establishment in China. Last but not least, the company was chosen by the French agency OSEO amongst the 2000 more innovative companies in the country.

New visual identity to mark milestone 2010 is the year of expansion

8 | International AquaFeed | May-June 2010

More

information:

Caroline Bourgeois-Guingand Laboratoires Phodé Z.I. Albipôle – 81150 Terssac , France Tel: +33 5 63778060 Fax: +33 5 63778061 Email: cguingand@phode.fr Website: www.phode.com


The world´s top event for animal production

Your Business Driven by Innovations More than 1,800 international manufacturers on 170,000 m2 exhibition floor space Over 130,000 visitors from 96 countries All the innovations for breeding and keeping cattle, pigs, poultry, fish Leading technologies for the use of renewable energies

Exhibition Grounds Hanover / Germany 16 – 19 November 2010

www.eurotier.de

Decentral including

May-June 2010 | International AquaFeed | 9 RZ_105x297_Anzeigen_ET_Opt_EN Kopie.indd 1

20.04.2010 14:30:58 Uhr


by Dr Wing窶適eong Ng, Fish Nutrition Laboratory, School of Biological Sciences, Universiti Sains Malaysia, Dr Giovanni Turchini, School of Life and Environmental Sciences, Deakin University, Australia, Dr Douglas Tocher, Institute of Aquaculture, University of Stirling, Scotland

T

he global aquaculture industry is one of the fastest growing food p ro d u c t i o n sectors with farmed seafood currently accounting for about 50 percent of all fish consumed in the world.

Aquafeeds and fish oils

Marine fish oil production has not increased beyond 1.5 million tonnes for the past quarter of a century and in order to further expand, the global aquaculture industry cannot continue to rely solely on this source of lipid. The high demand, impending short supply and often times high prices makes

It is estimated that aquaculture produces about 65 million tonnes of seafood valued at more than US$78 billion annually. Aquaculture is anticipated to play an increasingly important role in meeting the seafood demand of a growing human population. The rapid increase in aquaculture production worldwide has been fueled by the use of industrially manufactured aquafeeds. Figure 2: The annual world production (1995Conventionally, marine fishmeal 2008) of the three major vegetables oils as and fish oil are used as the major compared to fish oil feed ingredients in the formulation of commercial aquafeeds to supply dietary fish oil a bottle-neck in the farming dietary protein and lipid, respectively. It is of aquatic animals, and there is currently estimated that aquafeeds currently congreat urgency within the global aquafeed sume about 90 percent of the global supply industry in finding suitable alternatives to of fish oil and many have predicted that the replace marine fish oils. demand for fish oil from the aquaculture This article will give an overview of the industry will imminently out strip supply. 10 | International AquaFeed | May-June 2010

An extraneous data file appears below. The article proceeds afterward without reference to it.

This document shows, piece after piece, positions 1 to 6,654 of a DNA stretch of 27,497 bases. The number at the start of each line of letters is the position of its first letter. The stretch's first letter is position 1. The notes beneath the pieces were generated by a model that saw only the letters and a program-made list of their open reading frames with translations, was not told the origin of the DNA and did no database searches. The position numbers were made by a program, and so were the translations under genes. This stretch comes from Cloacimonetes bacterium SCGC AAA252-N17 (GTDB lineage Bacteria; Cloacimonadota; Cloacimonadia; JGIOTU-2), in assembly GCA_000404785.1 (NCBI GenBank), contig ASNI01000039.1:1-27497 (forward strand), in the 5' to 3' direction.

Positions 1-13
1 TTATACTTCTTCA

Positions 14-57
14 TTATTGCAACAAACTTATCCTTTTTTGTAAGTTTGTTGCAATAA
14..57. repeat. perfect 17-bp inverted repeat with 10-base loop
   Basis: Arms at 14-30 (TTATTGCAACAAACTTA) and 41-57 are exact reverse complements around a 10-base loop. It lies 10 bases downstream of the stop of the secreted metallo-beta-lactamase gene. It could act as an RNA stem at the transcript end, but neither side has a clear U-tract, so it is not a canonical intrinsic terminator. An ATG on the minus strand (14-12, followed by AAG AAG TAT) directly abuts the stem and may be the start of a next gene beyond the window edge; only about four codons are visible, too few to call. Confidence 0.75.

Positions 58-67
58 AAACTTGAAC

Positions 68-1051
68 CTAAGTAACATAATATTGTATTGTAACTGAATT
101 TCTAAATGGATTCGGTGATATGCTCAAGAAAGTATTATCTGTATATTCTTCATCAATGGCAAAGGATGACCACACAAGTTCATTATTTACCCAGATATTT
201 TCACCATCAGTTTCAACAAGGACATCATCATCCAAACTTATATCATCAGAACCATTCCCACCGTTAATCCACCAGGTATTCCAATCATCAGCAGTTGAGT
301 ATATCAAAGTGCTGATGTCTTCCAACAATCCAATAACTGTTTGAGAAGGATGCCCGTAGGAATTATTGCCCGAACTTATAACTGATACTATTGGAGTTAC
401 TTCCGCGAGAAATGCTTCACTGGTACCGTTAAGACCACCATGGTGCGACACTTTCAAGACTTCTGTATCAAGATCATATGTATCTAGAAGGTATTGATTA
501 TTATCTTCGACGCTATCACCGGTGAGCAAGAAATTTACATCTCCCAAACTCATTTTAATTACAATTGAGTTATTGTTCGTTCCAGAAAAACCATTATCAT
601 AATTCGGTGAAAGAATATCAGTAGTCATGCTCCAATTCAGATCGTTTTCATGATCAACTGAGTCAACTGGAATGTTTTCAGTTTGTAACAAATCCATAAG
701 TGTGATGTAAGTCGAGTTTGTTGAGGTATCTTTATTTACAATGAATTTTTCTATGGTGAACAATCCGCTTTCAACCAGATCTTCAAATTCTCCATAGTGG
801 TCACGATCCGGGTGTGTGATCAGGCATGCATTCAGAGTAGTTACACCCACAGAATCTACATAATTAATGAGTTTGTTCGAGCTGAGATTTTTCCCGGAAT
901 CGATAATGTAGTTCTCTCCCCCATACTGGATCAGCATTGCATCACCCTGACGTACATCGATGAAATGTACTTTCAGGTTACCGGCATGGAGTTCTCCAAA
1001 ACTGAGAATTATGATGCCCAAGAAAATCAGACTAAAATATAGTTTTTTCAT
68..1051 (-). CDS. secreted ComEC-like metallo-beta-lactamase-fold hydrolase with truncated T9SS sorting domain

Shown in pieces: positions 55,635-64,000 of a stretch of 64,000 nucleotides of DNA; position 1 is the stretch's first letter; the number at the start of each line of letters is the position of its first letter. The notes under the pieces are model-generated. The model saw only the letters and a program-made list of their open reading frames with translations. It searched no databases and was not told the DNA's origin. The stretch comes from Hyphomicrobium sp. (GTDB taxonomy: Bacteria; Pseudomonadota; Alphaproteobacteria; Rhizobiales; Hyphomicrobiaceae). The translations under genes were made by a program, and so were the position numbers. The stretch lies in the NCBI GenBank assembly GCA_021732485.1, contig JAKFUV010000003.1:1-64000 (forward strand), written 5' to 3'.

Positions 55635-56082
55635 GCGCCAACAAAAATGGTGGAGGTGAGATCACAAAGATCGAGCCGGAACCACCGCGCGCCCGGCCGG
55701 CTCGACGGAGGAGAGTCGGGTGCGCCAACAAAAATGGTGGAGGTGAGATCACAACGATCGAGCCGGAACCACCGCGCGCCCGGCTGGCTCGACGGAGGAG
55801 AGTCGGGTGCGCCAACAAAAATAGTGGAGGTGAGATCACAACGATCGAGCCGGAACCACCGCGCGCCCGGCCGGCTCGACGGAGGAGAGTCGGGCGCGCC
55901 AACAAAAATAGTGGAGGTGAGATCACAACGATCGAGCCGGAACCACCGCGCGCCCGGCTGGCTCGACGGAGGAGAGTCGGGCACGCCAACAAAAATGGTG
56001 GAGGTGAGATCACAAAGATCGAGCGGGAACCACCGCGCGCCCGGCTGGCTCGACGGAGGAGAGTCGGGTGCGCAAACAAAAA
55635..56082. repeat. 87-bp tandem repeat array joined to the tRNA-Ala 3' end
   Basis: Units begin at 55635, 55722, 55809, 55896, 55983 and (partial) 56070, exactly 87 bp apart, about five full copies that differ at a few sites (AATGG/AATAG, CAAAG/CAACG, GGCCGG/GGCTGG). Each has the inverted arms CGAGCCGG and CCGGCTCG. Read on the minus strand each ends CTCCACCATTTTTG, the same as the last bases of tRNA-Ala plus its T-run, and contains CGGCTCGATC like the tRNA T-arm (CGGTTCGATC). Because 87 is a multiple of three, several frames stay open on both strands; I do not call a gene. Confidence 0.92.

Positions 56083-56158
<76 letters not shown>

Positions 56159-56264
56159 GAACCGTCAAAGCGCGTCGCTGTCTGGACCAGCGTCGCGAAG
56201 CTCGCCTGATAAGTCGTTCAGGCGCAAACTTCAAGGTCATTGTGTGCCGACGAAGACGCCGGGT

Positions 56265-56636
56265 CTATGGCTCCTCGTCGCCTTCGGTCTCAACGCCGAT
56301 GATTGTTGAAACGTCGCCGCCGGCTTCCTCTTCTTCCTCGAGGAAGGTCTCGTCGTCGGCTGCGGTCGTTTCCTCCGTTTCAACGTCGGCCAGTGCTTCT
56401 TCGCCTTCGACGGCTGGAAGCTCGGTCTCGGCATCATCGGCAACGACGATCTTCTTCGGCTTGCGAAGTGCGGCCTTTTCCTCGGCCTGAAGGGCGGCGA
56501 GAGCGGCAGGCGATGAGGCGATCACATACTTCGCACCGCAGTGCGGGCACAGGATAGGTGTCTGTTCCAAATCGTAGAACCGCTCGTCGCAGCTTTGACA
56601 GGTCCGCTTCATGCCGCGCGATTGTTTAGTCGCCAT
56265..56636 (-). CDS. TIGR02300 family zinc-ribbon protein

various alternative lipid sources, grouped according to their main chemical characteristics. Their unique potential advantages and challenges for use in aquafeeds will be highlighted. The physiological effects of various lipid sources and their components on growth, lipid metabolism, health and post-harvest qualities of the farmed fish are briefly discussed.

Alternative lipid sources Oils and fats are characterised by their unique fatty acid composition. The major vegetable oils have one common characteristic; none contain n-3 long chain-polyunsaturated fatty acids (LC-PUFA). In contrast, marine fish oils have a high content of n-3 LC-PUFA. In consideration of the fact that the dietary fatty acid composition is mirrored in farmed fish fillet, the inclusion of alternative lipid sources in aquafeed can have significant impacts on the nutritional qualities of farmed seafood products. The n-3 LC-PUFA are known to impart healthpromoting benefits to human consumers. Saturated fatty acid (SFA)-rich plant oils include palm oil, palm kernel oil and coconut oil.

Figure 1: Stacks of imported fish oil in drums are a common sight at aquafeed mills in Asia

Alternative Lipid Sources in Aquafeeds


F: Lipid Global production of crude palm oil (CPO) exceeded 43 million tonnes and together with about nine million tonnes of coconut and palm kernel oils, constitutes a highly available and sustainable source of lipids for the aquafeed industry. When freshly extracted, CPO is the richest known natural source of β-carotene and is also a rich source of vitamin E, consisting of tocopherols and tocotrienols. Several studies have shown that various palm oil fractions can be successfully used either singly or in combination with other plant oils in the aquafeeds of commercially farmed species. The limited PUFA content, combined with the presence of natural antioxidants (in the case of CPO), has been reported to impart enhanced pellet and fillet oxidative stability. Furthermore, the overall fatty acid modification of the fish fillet is less detrimentally affected by SFA-rich oils, when compared to other alternative lipid sources. Nevertheless, concerns have been expressed on its potential negative effect on nutrient digestibility, particularly when fed to cold water fish species during the winter season.